To help meet my resolution, on Friday I brought home two coolers full of pastured pork from a small farm, along with some extra pastured chickens and a bag of fat. More on that later.
To get all this, I had to drive to a small-scale meat packer that Google Maps told me was an hour and twenty minutes away. I was kind of in a hurry and kind of driving on back roads, so let's say I made good time. Seriously good time--it was more like an hour, maybe less, for me to get there.
And that's even accounting for the time it took for local law enforcement to pull me over!
The guy was really nice, though. He informed me that I was going 73, I apologized, he asked if I'd had any tickets, and I said not in several years. He checked license and registration, allowed that the road wasn't very busy, but cautioned me that 73 might be a bit fast. And then sent me on my way. Fair enough.
I told the guy who carried my pork out to the truck about my good fortune and he asked me what the officer looked like. "You mean, other than wearing a uniform and driving a car with lights? No idea." He told me that it could be this guy who, besides law enforcement, is also a priest. Apparently the only class of citizens that he never lets off from a speeding ticket are nuns. In fact, other officers will call him in if there's a sister behind the wheel and he'll go and really throw the book at them. Not necessarily the book, but a book anyway. The point is, Father Burn-Rubber-Don't-Burn-in-Hell ain't letting none of the nuns run.
I don't know whether that's the guy who pulled me over, but I'm glad to know he exists.
Oh, but I was going to tell you about lard. Besides the half-pig that I paid for, they gave me a bag full of fat--the good fat for rendering into lard, not the back fat. Three pigs-worth, for the price of none.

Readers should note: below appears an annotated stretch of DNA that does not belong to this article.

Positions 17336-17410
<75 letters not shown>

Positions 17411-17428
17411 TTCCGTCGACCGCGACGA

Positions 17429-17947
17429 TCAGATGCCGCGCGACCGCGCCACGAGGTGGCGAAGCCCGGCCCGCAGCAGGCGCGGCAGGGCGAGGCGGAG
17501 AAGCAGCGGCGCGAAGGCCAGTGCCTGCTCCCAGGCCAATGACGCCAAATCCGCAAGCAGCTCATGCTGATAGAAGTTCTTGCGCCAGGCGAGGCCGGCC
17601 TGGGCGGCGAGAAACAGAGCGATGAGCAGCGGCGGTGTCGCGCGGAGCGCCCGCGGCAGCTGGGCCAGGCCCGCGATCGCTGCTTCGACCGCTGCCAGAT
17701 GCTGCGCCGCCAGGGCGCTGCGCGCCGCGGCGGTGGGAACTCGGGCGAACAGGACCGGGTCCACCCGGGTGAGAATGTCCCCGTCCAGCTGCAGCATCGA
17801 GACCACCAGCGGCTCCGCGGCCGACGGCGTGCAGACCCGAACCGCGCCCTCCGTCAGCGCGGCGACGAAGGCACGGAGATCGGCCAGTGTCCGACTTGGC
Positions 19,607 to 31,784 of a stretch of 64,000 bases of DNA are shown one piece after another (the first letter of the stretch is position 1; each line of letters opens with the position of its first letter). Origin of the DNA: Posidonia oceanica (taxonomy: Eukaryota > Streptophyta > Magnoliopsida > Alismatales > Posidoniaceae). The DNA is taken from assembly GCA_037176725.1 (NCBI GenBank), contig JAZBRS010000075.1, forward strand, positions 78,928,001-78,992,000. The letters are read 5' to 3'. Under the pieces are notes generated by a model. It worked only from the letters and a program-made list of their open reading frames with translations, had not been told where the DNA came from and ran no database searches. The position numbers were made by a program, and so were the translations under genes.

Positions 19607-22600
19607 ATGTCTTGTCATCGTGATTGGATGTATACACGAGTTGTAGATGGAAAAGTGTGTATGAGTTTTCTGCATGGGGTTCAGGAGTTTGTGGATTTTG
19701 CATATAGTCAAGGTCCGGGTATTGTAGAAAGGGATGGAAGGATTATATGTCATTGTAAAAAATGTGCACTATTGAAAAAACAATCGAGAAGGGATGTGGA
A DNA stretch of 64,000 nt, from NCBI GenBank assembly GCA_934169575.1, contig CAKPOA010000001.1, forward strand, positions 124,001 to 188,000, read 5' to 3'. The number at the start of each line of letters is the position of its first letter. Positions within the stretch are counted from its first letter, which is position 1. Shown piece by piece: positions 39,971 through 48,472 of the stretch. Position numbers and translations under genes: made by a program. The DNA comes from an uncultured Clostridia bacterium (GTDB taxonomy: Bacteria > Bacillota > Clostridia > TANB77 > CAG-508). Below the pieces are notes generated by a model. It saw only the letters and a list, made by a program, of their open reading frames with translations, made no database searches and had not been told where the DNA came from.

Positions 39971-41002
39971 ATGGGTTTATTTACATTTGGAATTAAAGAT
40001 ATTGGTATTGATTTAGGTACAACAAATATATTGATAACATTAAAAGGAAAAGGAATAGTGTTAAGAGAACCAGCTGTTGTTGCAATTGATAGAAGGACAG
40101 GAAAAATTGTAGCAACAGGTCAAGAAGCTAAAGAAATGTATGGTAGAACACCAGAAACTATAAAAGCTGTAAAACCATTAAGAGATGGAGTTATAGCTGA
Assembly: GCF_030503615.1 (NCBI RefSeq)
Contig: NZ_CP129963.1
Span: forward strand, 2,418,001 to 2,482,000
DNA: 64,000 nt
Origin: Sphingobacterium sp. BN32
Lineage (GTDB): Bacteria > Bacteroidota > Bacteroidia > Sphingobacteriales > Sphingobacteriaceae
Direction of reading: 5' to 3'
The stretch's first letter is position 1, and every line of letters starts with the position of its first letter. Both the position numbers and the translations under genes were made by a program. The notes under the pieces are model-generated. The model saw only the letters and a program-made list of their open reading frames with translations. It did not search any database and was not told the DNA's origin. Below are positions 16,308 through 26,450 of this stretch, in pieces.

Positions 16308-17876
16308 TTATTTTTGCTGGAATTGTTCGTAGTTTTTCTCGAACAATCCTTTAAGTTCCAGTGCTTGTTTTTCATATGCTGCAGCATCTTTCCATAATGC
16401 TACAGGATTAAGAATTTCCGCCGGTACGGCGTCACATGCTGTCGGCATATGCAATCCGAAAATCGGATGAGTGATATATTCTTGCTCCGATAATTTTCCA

Saturday, I started cutting up the fat into little bits when Lauren stopped me short. "What are you doing?"
"I'm rendering lard. I told you about this."
"In the house?"
"Yes?" No. No, I wasn't. Lauren had no intention of living in a porky-smelling house. We compromised: I borrowed some crock pots and set up an operation in our garage. And just so our garage didn't end up smelling like a pork chop--although that would be a delicious way for the tools and spare lumber to smell--I set up a fan in the window.
I read instructions all over--books, the internet, everywhere--and then barely followed any of them. One said to add water. Another didn't use water, but did add baking soda. I have no idea why either of those things is a good idea, but I failed to do either. Twelve hours later, I had a lot of liquid fat and a lot of cracklins. I brought the first crock pot up to the kitchen to sort the two out from each other, and within roughly 3 seconds Lauren was ready to vomit from the smell pervading our house. Or, as far as I could tell, lightly scenting our kitchen and nowhere else.
It just goes to show, we all see--or smell--the world differently. She's a lot more sensitive to smells than I am. It kind of makes me feel like I'm missing something, though all in all it's probably an advantage. How sensitive does a nose really need to be, anyway?
But I digress.
At the end of the day, I ended up with 6 1/2 pint Mason jars full of lard. Some of you may be saying: why would you want that? Isn't lard the byword for ill health, for clogged arteries and coronary failure? Sure, but I think it's gotten a bad rep. As one article on rendering lard put it: "the paranoia that doomed lard was both uninformed and incorrect. We are now learning that lard has a greater concentration of good HDL, and less bad LDL than does butter, has no harmful trans fats, and in fact, is nature's second most potent source of vitamin D."
So there. Put that in in your fryer and smoke it.